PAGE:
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Coating PCBs with Parylene

Thread starter #1
Does anyone have any personal experience coating PCBs with parylene? I have read a lot about [advert deleted - moderator] online but would really like to hear people's personal experiences before pulling the trigger. Thanks!
 
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dknguyen

Well-Known Member
Most Helpful Member
#2
Parylene is applied by vapour deposition so you need a vacuum chamber that is also equipped to do the job. That puts it beyond most individual users and even companies. Do you actually have access to the required equipment?
 

gophert

Active Member
#3
Does anyone have any personal experience coating PCBs with parylene? I have read a lot about [advert deleted - moderator] online but would really like to hear people's personal experiences before pulling the trigger. Thanks!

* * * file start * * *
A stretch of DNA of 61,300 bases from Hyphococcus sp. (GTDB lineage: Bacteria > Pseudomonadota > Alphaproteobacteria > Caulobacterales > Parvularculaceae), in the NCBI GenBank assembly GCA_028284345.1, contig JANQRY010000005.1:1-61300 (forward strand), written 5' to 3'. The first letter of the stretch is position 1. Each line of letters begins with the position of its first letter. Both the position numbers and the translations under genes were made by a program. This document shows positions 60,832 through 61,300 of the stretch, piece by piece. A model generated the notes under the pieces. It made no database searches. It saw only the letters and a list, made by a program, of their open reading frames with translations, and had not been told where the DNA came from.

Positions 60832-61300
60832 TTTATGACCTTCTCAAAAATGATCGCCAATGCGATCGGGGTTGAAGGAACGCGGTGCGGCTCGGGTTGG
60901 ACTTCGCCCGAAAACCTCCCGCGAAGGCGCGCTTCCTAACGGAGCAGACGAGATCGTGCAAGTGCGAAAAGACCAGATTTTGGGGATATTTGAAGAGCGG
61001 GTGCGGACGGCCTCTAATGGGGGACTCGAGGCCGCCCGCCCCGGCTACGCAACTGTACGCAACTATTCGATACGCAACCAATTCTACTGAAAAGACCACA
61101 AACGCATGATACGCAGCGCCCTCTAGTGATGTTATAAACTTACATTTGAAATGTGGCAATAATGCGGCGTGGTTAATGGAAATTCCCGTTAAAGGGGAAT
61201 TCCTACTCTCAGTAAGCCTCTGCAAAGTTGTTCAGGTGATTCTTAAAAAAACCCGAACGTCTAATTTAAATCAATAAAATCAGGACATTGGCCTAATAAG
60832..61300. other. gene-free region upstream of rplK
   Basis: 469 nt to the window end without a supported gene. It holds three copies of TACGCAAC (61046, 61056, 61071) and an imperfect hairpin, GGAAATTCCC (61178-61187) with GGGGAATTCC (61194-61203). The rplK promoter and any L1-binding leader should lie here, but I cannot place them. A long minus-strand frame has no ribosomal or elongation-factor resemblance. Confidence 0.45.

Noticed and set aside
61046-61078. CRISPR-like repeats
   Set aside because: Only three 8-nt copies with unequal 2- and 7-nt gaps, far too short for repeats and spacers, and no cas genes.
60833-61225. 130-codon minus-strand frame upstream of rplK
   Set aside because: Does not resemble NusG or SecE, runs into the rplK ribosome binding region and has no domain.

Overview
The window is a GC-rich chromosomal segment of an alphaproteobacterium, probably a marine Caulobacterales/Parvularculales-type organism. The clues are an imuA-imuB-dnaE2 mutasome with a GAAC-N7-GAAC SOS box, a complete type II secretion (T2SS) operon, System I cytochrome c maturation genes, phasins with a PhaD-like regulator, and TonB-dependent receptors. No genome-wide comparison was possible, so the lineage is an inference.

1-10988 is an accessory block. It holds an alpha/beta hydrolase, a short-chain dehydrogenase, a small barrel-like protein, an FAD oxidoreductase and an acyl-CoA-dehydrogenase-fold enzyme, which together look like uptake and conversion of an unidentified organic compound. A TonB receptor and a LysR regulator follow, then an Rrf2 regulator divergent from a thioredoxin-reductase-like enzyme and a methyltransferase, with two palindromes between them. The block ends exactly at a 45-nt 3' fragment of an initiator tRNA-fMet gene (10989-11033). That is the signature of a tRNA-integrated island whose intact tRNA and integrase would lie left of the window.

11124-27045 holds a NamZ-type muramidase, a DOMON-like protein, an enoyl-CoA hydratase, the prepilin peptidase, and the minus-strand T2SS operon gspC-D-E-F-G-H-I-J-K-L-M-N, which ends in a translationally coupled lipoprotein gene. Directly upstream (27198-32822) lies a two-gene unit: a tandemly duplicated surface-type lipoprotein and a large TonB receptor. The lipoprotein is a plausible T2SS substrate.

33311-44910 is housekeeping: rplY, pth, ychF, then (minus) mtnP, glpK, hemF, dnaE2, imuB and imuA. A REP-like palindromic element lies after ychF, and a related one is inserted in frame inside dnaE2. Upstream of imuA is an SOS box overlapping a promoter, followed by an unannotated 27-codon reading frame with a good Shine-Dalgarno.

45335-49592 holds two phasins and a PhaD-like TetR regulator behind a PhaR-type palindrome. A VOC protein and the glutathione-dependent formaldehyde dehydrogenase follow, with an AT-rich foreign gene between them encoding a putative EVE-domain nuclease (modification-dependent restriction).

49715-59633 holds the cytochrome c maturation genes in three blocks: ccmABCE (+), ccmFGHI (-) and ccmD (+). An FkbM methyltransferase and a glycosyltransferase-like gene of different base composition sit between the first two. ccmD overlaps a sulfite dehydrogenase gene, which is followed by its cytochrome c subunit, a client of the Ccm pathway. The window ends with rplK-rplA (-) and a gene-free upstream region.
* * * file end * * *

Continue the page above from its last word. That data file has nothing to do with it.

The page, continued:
It works great. I've used it for various encapsulation projects but, if you've read a lot about parylene, why are you asking such an open ended question instead of anything specific?

Your vague question, coupled with the link to a small company website that answers ALL of the general questions you could abo PARYLENE makes me think that you may be the owner or a sales person for this company. If you are really a potential user, ask a specific question.
 
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DerStrom8

Super Moderator
Most Helpful Member
#4
We used it all the time at my old job. It's a very thin conformal coating that's chemical-resistant and great in harsh environments. I suggest having your PCB manufacturer apply it after they assemble your boards because, as mentioned, the equipment to do it yourself is usually out of reach for most people.
 

schmitt trigger

Well-Known Member
#5
An extremely important thing to remember is, as others have explained, a vacuum deposited film. It will get deposited in every nook and component of the board.
Including inside the trimpots, as an acquaintance of mind found.
 

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